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Saturday, October 30, 2010

Cheers to Homebrewing: Fairfield a Hotbed for Home Beer Makers

Cheers to Homebrewing:
Fairfield a Hotbed for 
Home Beer Makers
(Appeared on front page of Fairfield-Sun paper 10/28)
By Mike Lauterborn
© 2010. All Rights Reserved

Fairfield, CT – According to the American Homebrewers Association, today there are an estimated 750,000 homebrewers in the United States. Homebrewing is hotter than ever and Fairfield is awash with passionate do-it-yourselfers with a knack for the craft.

Peter Cowles, 41, is one of the more avid brewers in the area. The energetic Woods End Road resident recently spoke about his inspiration, how his passion evolved and his current activities. “I love to cook and like different types of beer. Twenty years ago, when I was living in New York City, some buddies got a kit. I said then that when I have enough space, I want to do that. When I moved to Boston in 1998, I went out and bought a kit from a local brew shop and started brewing just about every week.”

Cowles’ first brewed beer was a brown ale made with an extract kit. This type of kit basically provides a concentrated malt that is added to water and boiled. Of this first batch, Cowles crowed, “It turned out fantastic… and I was hooked.”

Cowles claims that some early advice he’d been given helped contribute to his enthusiasm and ultimate success. Two points in particular were important: (1) Keep it clean, referring to the condition of the equipment being used, and (2) “Don’t worry, relax and have a homebrew.” The latter is wisdom from Charlie Papasian, credited with starting the homebrewing trend back in the 1970s.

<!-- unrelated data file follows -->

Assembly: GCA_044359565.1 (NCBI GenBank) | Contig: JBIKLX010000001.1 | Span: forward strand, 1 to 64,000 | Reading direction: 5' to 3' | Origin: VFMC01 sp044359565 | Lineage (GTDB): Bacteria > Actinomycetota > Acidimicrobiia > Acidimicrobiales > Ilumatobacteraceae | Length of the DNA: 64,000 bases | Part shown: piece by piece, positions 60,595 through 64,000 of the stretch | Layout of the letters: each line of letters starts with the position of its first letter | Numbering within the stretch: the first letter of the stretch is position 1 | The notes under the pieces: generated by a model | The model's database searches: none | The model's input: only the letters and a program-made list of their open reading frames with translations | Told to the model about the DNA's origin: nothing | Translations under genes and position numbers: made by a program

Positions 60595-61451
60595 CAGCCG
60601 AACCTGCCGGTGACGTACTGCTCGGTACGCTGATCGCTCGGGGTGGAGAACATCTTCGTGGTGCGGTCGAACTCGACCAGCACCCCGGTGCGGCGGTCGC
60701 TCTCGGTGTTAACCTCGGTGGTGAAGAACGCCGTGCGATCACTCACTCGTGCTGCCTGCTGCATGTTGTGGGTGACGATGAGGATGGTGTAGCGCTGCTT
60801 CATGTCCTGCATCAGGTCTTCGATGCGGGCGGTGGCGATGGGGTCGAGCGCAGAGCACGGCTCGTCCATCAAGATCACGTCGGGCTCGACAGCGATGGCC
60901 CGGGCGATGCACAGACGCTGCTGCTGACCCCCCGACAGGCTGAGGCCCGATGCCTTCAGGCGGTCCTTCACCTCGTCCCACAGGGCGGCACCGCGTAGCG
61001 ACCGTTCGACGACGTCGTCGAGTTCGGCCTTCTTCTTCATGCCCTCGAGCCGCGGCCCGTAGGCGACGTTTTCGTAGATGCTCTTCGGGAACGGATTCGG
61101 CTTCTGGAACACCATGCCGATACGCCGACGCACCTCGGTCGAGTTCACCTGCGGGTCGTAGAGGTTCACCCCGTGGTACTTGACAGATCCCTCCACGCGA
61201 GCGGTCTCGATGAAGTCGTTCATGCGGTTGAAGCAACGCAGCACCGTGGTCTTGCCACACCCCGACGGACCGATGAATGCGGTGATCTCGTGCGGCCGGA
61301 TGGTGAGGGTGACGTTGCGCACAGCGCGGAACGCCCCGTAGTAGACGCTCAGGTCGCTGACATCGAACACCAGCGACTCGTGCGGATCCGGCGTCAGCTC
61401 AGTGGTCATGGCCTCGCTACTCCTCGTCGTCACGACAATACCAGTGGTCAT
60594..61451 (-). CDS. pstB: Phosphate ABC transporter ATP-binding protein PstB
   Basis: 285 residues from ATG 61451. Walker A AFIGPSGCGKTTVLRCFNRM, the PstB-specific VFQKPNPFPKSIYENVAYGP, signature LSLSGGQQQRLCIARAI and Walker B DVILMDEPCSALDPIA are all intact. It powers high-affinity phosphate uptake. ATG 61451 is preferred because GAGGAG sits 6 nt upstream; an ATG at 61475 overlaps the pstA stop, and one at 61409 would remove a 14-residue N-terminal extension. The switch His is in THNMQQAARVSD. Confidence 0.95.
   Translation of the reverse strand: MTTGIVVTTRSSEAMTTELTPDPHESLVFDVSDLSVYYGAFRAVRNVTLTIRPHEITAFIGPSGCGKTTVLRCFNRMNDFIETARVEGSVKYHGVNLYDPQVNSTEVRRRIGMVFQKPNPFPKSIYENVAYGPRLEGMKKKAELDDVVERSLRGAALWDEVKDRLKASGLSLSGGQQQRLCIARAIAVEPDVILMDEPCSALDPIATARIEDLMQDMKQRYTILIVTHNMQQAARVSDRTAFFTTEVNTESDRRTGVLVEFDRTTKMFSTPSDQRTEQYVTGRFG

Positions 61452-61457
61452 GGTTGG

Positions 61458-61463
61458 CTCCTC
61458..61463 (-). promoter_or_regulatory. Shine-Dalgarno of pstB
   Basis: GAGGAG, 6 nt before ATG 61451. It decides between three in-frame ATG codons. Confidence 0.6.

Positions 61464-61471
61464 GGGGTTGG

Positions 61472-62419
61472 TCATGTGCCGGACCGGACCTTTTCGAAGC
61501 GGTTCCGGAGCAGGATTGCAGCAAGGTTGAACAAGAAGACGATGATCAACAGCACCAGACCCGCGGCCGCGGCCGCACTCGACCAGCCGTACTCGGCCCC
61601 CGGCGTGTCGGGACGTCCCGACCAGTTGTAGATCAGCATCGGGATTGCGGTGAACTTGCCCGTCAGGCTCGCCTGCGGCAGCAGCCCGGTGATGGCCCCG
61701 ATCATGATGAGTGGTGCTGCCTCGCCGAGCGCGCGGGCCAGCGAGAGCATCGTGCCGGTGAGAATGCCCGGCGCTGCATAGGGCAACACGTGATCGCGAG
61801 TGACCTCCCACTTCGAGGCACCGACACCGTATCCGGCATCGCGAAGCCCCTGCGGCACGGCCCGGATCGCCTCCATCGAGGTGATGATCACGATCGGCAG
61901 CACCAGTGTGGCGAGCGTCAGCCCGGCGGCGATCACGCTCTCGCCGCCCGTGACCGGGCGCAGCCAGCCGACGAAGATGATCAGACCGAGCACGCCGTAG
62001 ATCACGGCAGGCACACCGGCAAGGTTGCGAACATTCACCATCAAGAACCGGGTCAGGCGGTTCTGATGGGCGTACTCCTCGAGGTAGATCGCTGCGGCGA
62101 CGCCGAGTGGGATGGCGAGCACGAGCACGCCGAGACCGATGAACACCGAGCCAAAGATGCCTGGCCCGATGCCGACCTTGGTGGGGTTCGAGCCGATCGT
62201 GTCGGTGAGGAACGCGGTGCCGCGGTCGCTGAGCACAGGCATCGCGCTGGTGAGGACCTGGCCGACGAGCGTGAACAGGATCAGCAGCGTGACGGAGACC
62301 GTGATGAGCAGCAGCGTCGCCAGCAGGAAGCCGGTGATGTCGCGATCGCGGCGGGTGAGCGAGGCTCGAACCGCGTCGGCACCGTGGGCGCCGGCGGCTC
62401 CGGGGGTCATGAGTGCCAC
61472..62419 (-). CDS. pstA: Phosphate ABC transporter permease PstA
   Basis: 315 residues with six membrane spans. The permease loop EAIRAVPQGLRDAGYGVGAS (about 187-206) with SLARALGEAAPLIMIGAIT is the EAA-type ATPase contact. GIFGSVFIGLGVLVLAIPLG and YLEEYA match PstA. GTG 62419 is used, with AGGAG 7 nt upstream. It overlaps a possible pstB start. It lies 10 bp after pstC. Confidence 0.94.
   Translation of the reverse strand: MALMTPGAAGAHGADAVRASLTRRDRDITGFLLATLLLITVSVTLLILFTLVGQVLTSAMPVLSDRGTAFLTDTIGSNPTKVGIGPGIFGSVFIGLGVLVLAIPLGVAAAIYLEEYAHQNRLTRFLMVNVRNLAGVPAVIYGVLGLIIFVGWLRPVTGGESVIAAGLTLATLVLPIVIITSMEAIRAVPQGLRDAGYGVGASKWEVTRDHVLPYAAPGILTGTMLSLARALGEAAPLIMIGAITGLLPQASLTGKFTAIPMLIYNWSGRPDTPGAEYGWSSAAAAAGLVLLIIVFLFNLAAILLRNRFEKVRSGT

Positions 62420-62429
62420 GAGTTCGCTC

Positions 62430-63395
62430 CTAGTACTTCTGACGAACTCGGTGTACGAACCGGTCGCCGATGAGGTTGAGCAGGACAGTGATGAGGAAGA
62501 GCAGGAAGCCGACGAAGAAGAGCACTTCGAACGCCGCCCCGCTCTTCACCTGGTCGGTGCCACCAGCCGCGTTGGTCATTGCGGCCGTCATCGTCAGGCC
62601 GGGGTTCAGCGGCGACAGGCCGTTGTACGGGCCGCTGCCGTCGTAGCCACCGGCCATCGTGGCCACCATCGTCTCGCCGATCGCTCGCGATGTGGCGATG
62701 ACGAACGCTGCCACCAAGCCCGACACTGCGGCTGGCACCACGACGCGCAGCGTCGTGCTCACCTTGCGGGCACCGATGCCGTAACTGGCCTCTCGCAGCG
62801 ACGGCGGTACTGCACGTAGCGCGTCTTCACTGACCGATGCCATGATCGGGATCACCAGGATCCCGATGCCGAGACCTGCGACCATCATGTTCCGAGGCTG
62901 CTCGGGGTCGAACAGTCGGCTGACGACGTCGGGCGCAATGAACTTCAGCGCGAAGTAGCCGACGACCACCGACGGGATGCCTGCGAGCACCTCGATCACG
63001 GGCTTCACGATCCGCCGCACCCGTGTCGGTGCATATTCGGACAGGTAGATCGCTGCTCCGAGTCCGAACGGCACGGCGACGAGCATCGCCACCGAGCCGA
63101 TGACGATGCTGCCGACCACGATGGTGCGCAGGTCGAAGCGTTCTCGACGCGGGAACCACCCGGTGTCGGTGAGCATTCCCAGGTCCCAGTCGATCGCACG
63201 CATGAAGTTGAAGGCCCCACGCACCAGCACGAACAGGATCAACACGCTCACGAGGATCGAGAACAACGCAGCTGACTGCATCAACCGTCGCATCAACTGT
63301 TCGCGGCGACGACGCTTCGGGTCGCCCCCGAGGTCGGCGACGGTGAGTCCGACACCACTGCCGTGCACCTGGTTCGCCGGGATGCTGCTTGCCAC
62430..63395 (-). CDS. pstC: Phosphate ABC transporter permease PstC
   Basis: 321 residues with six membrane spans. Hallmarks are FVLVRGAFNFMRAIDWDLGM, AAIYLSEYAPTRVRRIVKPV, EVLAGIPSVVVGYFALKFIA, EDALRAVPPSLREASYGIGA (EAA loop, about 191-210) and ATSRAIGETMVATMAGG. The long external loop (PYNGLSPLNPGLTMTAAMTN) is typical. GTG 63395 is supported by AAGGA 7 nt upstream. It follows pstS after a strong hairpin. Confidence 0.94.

“It’s all about fun,” says Cowles. “You can keep it clean and make very good beer and be satisfied. Or you can take it to a whole other level.”

There are four basic ingredients in beer: water, hops, malt and yeast. Of those, there are infinite combinations and the opportunity to add in other flavors including sugars, spices, fruit and herbs.

Taking it to a whole other level and experimenting with various flavors is precisely what Cowles has done. After that first kit, he began to formulate his own recipes. “I describe the process as a combination of chemistry, biology and cooking. I brewed extract-based beers for 10 years, then, two years ago, switched to all-grain brewing so I could control every aspect of the process.”

Essentially, all-grain brewing involves taking malted barley and “mashing” it to extract sugars. This allows one to start with a neutral base to which any number of components can be added.